• FIG. 3[0023] d shows a time of 14:52 and glucose is within an acceptable range and is increasing fast. As a result, the arrow on the right flashes quickly. Battery life is between 75 and 100%.
  • In FIG. 3[0024] e, the time is 22:25 and glucose is within the higher region and fast increasing. Ketones might be a problem and should be checked. Battery capacity is between 50 and 75%.
  • FIG. 3[0025] f shows that the glucose level is within an acceptable range and slowly decreasing. A strip symbol is flashing showing that a calibration must take place. If the calibration does not occur within 38 minutes, the time on the display, the continuous blood glucose monitor tracker will be switched off. In some embodiments, the initial time for a calibration might be 60 minutes.
  • In some embodiments the display of the present invention may be incorporated into a medical monitoring device, such as the so-called watch-like CBGMs that are in the process of being developed. In other embodiments, the display portion of the medical monitoring device might be physically separate from the measuring portion of the device. For example, a CBGM might have one portion that comprises a penetrating component for penetrating the skin of a patient. Attached to the penetrating portion might be a measuring apparatus that comprises all components necessary to continuously monitor blood glucose levels. In some embodiments, the components connected to the skin penetrating device may be simplified and only contain components necessary to produce a signal. That signal could then be processed by a second device, which may contain a display having the unique features of the present invention. The second device may, in some embodiments merely take the signal from the first device and convert it into a value of the measured parameter. In other devices, it may do more sophisticated analysis and predict future values, exclude anomalies, suggest treatments, etc. [0026]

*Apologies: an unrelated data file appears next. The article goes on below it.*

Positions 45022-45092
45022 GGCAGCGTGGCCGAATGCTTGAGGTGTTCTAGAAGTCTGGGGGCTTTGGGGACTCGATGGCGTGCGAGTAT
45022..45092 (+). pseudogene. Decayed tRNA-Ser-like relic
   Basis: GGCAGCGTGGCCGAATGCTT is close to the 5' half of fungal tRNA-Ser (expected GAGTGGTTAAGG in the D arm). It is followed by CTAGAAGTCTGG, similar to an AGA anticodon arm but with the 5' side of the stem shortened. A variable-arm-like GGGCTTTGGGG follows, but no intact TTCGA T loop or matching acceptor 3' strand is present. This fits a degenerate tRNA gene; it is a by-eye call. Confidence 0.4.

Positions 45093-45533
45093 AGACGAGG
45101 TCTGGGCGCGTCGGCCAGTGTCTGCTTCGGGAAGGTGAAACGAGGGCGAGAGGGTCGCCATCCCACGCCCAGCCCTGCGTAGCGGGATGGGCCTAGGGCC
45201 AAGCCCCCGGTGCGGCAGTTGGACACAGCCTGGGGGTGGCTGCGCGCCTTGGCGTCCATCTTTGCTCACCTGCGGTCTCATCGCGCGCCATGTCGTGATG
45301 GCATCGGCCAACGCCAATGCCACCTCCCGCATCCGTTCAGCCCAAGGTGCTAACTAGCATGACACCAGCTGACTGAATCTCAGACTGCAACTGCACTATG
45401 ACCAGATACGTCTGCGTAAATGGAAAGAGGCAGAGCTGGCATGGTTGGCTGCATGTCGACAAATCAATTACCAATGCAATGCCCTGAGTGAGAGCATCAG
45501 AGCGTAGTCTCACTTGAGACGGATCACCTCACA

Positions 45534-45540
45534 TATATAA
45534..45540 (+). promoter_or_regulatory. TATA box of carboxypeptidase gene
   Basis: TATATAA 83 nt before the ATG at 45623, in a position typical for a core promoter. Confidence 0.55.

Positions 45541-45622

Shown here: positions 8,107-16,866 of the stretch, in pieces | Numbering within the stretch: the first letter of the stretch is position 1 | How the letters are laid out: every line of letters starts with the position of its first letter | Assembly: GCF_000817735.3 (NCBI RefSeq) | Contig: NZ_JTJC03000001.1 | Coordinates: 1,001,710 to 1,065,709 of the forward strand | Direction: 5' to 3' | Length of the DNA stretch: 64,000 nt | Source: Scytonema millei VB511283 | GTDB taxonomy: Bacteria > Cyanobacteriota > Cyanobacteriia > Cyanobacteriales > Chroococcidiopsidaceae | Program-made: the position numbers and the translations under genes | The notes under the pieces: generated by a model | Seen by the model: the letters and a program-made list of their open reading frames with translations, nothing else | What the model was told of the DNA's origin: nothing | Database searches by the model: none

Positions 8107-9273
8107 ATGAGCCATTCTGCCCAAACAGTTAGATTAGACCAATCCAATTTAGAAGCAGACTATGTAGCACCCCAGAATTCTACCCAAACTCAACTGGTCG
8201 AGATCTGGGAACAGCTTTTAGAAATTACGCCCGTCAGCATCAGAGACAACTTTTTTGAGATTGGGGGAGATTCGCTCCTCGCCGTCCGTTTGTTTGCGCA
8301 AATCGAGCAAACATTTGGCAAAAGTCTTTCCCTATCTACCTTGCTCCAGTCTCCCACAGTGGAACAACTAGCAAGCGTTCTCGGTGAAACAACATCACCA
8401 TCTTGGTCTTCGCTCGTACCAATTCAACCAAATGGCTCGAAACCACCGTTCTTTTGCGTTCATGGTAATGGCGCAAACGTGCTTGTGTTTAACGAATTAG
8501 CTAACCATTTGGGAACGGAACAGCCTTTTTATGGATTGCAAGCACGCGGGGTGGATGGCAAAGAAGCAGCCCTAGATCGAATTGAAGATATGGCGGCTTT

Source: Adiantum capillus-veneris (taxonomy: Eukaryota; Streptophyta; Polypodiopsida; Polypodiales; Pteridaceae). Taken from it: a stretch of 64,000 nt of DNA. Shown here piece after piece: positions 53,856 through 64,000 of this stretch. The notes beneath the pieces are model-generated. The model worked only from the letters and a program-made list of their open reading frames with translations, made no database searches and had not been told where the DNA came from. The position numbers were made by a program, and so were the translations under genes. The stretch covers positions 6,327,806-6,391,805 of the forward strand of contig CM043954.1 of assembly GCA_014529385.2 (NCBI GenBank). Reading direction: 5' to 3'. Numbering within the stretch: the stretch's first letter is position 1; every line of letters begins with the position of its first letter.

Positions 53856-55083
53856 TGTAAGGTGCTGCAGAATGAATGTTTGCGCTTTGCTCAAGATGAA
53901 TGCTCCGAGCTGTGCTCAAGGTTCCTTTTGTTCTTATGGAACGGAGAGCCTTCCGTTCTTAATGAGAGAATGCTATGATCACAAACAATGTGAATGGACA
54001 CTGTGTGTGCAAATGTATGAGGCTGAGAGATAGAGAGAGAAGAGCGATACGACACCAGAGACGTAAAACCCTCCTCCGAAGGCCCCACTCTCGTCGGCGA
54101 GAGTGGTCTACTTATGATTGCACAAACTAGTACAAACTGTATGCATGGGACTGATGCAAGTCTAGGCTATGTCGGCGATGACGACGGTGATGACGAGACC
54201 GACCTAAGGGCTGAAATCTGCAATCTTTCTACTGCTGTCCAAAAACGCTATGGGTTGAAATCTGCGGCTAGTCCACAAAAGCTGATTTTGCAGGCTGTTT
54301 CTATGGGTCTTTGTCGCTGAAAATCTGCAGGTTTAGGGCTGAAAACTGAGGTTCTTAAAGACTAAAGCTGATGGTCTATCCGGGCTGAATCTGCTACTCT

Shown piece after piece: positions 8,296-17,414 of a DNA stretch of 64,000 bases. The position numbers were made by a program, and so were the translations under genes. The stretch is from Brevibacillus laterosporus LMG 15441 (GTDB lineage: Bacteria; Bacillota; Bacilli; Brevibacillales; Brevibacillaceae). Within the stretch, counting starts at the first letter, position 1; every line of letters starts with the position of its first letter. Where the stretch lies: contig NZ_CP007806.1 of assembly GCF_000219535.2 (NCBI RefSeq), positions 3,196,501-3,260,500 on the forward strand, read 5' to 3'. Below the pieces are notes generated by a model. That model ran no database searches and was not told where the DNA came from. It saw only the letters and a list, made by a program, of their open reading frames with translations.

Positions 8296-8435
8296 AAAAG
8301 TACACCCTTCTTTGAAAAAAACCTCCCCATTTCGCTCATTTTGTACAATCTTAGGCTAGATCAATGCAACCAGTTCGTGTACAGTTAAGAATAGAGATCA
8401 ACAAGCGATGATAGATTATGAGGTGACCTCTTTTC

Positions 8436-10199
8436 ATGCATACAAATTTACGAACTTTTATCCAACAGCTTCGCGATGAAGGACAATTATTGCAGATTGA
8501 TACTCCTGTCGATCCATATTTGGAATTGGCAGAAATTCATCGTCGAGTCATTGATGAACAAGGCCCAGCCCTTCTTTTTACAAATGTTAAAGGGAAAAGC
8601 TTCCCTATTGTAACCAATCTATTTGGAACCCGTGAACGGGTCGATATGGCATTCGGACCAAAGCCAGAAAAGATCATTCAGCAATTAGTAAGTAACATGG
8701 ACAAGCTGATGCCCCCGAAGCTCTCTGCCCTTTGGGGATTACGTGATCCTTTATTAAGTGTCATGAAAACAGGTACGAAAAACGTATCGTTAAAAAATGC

• In some embodiments wherein the display is shown on a second unit of a bifurcated device, the second unit could be hard-wired to the display unit or it could be interfaced via wireless means, such as RF or infrared. The second device with the display means could also be a communication device for further transmitting information over the Internet or locally to a personal computer or similar device. In fact, the second device might be a PDA, cellphone, personal computer, or the like that is interfaced with the first unit. The interface may use a cable or wire or it might be a wireless interface. Regardless of how a monitoring device is physically configured, the present invention provides for embodiments where a display unit graphically shows data relating to the monitored parameter. Of course, the display unit may be part of a unit that contains a processor for processing data and for storing data. In some cases, the display unit and/or the monitoring sensor unit, might also incorporate, or at the very least, communicate with other devices for treating an illness. [0027]
  • While the present invention is well-suited for use with continuous blood glucose monitors, it can be used with other instruments as well. [0028]

Claims (6)

We claim:
1. A continuous blood glucose monitor (“CBGM ”) comprising
a. a display for displaying graphics and characters;
b. a processor that is interfaced with a display; the processor being configured to display data on the display, the data being displayed in a graphical form showing, as a single image, past and present blood glucose values and trend data, the processor further being configured to calculate future blood glucose values and to display the future values simultaneously with the past and present data in the same image.